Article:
Paw-Paw, let me tell you what I’m going to do. I’m going to team you up with Kodiak, you can go with him to his bend of the river, and the two of you can eat all the salmon you can catch. It’s much healthier for you, and Kodiak will learn the value of sharing. See? Everyone wins here.

Yes, except for the salmon, very true, Kodiak. But this is not the Salmon Conflict Resolution session, is it? That’s next Tuesday, my colleague Ranger Adams handles that. 

Moving away from salmon: Scruffy, it’s my understanding that you’ve been photobombing tourists, sneaking up on them while they are taking selfies and family portraits. Would you like to explain your rationale for this?

Uh-huh. While I certainly understand that it’s important to maintain a presence on social media in order to be an “influencer,” what I want to ask you at this juncture is what does being an “influencer” mean to a grizzly? Who are you trying to influence, and why, and more importantly, how are those goals achieved by sneaking up on teenagers and families and sending them screaming into the distance?

Yes, I understand that’s your “thing.” But, Scruffy, I want you to understand that terrorizing tourists is not the same sort of thing as being food YouTuber or a true crime podcaster. No one’s worried that a food YouTuber is going to maul them and eat their face.

No, Scruffy, I do recognize that you almost never eat faces any more, and I appreciate your restraint. But you need to realize that, one, “almost never,” is not as reassuring a qualification as you might expect, and two, these tourists don’t know that you’ve cut back your face-eating considerably. You don’t wear a t-shirt that says “hardly any face-eating anymore” and even if you did, I’m not sure how much that would help. You might be wearing that t-shirt ironically.

Let’s do this, Scruffy. You stop popping up behind unsuspecting parkgoers, and I’ll talk to the Park Service about setting you up with your own Instagram account. And in the meantime if you have to get your social media fix, there’s that trail camera that’s attached to the Internet. Drop by it and do a funky bear dance. The kids love that. It’ll go viral, I promise. Yes? Okay, good. 

Finally, and honestly, I can’t believe we’re back here again — Gail. Gail, Gail, Gail. Again with the blood feuds. You’ve been asked to lower the number of blood feuds that you have with others, and not only have you not done that, you’ve actually increased the number!

Oh, don’t give me that look, Gail. Okay, everyone, a show of paws, here: How many of you are currently under a threat of blood feud by Gail? Don’t be afraid, this is a safe space, Gail can’t hurt you here.

Do you see, Gail? Everyone has their paws up. And beyond this, I’m told that you’ve expanded your blood feud list to include actors, artists, politicians, even obscure science fiction writers. Where does it end, Gail? How much blood feuding is enough? Isn’t it time to call off some of these quote unquote blood feuds?

What? Lymph feud? You want to change some of your blood feuds to lymph feuds? No. No, Gail — no. Stop. Gail, listen to me. Changing what you call the feud doesn’t really solve the problem. Blood feud, lymph feud, spinal fluid feud — the common denominator is the word “feud,” isn’t it? It doesn’t matter if the fluid in question goes through the heart or the spleen or the spine; stabbing someone through any of them is still going to hurt.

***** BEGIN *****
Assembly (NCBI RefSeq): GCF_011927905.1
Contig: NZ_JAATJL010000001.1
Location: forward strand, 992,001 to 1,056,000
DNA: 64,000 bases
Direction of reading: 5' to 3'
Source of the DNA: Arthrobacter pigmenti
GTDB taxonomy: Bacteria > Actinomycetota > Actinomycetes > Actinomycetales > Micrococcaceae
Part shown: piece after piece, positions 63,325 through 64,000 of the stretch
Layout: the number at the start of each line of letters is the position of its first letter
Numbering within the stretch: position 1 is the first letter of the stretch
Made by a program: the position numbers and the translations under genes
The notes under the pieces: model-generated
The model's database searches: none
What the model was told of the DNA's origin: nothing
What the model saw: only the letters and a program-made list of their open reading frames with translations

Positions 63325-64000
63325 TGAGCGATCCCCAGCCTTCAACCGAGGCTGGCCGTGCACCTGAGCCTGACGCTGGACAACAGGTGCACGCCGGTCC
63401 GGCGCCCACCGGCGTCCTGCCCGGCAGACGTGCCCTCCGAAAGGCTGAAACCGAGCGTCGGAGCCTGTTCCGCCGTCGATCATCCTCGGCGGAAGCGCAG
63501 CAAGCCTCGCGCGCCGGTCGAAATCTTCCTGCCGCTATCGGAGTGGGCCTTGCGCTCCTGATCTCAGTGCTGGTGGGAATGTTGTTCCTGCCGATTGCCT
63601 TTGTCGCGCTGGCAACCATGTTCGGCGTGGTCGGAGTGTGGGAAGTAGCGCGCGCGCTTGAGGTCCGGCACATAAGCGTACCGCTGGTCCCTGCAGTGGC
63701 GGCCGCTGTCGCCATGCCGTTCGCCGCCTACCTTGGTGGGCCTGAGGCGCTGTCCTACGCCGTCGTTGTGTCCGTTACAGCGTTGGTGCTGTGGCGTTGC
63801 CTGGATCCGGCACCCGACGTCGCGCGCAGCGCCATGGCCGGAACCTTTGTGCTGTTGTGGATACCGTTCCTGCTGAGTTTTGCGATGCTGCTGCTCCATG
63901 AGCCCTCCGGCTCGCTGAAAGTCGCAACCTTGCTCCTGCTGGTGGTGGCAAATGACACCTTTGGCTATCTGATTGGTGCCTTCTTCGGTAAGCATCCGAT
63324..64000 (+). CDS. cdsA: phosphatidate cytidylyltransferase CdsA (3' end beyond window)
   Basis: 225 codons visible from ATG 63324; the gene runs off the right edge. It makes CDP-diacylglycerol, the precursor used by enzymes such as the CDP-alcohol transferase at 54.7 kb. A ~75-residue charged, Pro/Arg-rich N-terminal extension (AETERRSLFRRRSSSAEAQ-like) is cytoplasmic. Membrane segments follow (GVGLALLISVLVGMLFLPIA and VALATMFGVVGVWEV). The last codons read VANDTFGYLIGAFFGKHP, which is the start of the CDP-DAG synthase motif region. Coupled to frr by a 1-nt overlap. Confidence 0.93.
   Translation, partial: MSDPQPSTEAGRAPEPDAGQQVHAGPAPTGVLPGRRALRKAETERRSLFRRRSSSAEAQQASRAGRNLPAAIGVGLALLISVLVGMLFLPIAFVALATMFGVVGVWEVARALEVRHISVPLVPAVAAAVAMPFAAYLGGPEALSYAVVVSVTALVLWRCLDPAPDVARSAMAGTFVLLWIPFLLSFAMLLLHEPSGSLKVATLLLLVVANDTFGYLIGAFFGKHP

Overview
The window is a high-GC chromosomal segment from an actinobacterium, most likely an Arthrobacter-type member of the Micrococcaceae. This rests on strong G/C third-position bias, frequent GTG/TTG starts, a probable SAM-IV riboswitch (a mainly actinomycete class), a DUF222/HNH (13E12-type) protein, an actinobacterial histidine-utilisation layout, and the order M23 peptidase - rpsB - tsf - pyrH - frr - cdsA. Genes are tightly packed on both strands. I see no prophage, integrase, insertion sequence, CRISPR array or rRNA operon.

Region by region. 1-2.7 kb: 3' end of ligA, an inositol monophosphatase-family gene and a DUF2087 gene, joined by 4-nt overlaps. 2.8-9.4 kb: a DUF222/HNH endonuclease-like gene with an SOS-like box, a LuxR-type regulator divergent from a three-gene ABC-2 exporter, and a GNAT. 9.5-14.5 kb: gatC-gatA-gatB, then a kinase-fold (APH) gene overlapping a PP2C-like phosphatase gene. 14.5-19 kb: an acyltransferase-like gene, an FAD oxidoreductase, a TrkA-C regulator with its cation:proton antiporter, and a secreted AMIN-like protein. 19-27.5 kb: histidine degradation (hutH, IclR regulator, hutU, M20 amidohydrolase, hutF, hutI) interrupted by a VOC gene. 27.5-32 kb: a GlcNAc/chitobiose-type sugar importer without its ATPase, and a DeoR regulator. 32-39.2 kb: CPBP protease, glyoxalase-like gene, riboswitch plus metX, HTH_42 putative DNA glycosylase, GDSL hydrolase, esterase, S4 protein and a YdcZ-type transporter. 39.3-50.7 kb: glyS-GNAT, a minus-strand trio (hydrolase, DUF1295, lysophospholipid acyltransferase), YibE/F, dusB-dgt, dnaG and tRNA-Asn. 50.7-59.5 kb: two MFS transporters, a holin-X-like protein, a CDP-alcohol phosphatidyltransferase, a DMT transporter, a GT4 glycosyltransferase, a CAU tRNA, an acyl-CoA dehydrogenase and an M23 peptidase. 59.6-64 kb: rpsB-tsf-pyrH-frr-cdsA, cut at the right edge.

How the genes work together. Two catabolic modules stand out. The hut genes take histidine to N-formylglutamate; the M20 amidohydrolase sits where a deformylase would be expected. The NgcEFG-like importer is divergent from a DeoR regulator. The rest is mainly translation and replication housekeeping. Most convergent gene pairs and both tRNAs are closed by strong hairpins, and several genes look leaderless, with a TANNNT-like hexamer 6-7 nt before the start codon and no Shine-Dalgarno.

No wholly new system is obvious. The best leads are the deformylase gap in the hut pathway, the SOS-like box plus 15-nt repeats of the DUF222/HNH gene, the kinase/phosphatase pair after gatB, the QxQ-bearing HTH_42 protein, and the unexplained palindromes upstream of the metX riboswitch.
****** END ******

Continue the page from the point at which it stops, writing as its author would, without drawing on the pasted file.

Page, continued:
What, Scruffy? Yes, I suppose people can live without their spleens, and thus a lymph feud might be marginally less severe than a blood feud. But that’s really missing the point. The point is not to develop a taxonomy of feuds whose severity is based on bodily fluids. The point is to reduce the number of feuds altogether. Gail, when will you see that the conflict that you see in the world has actually just been inside of you all along? That the person who you most need to resolve a blood feud with is not Kodiak, or Paw-Paw, or Scruffy, but with yourself?

Yes. Good. Thank you, Gail. This promise to reduce the number of blood feuds you have to just one is a very good step. I am less enthused that the person who you’ve chosen to have that single blood feud with is me, but, well, baby steps, I guess. We’ve made some real progress here. And also, I have bear spray if you get out of line.

All right, Grizzlies, let’s have a ten minute break, and when we come back, I want to talk about this turf war you have going on with the polar bears. Yes, I know about it, when you start throwing out gang signs on the Discovery Channel it tends to get noticed. You better believe we’re going to get into it, folks.

— JS

40 Comments on “A New Story For You: Grizzly Bear Conflict Manager”

  1. Today is my birthday, and I am going to take this as a birthday present.

    Thank you so much, John, this is the best present I have received this year. I am struggling to type because I am laughing so much! Gail and her tendency to feud, in particular.

  2. Thank you for this, for those of us geographically challenged by your tour locations. I remembered to close my office door before reading this time due to guffaws. Thank you sir

  3. You have such a lovely turn of phrase. I can’t decide which I like better: “accelerated composting project”, or “The point is not to develop a taxonomy of feuds whose severity is based on bodily fluids.”

  4. One: Did Gail know about this beforehand, or Two: Did she NOT know about it beforehand and you did a show WITH her where SHE read it while you watched to see her reaction when she got to THAT point?

    I’m thinking here about your LA Redshirts reading where Wil Wheaton read the part of the lawyer on To Sue The World and he, as a professional actor, just NAILED the part without missing a beat and you were visibly embarrassed, which just ADDED to the hilarity of, “Did you know, on one Universal Union ship they let a TEENAGER pilot the ship?”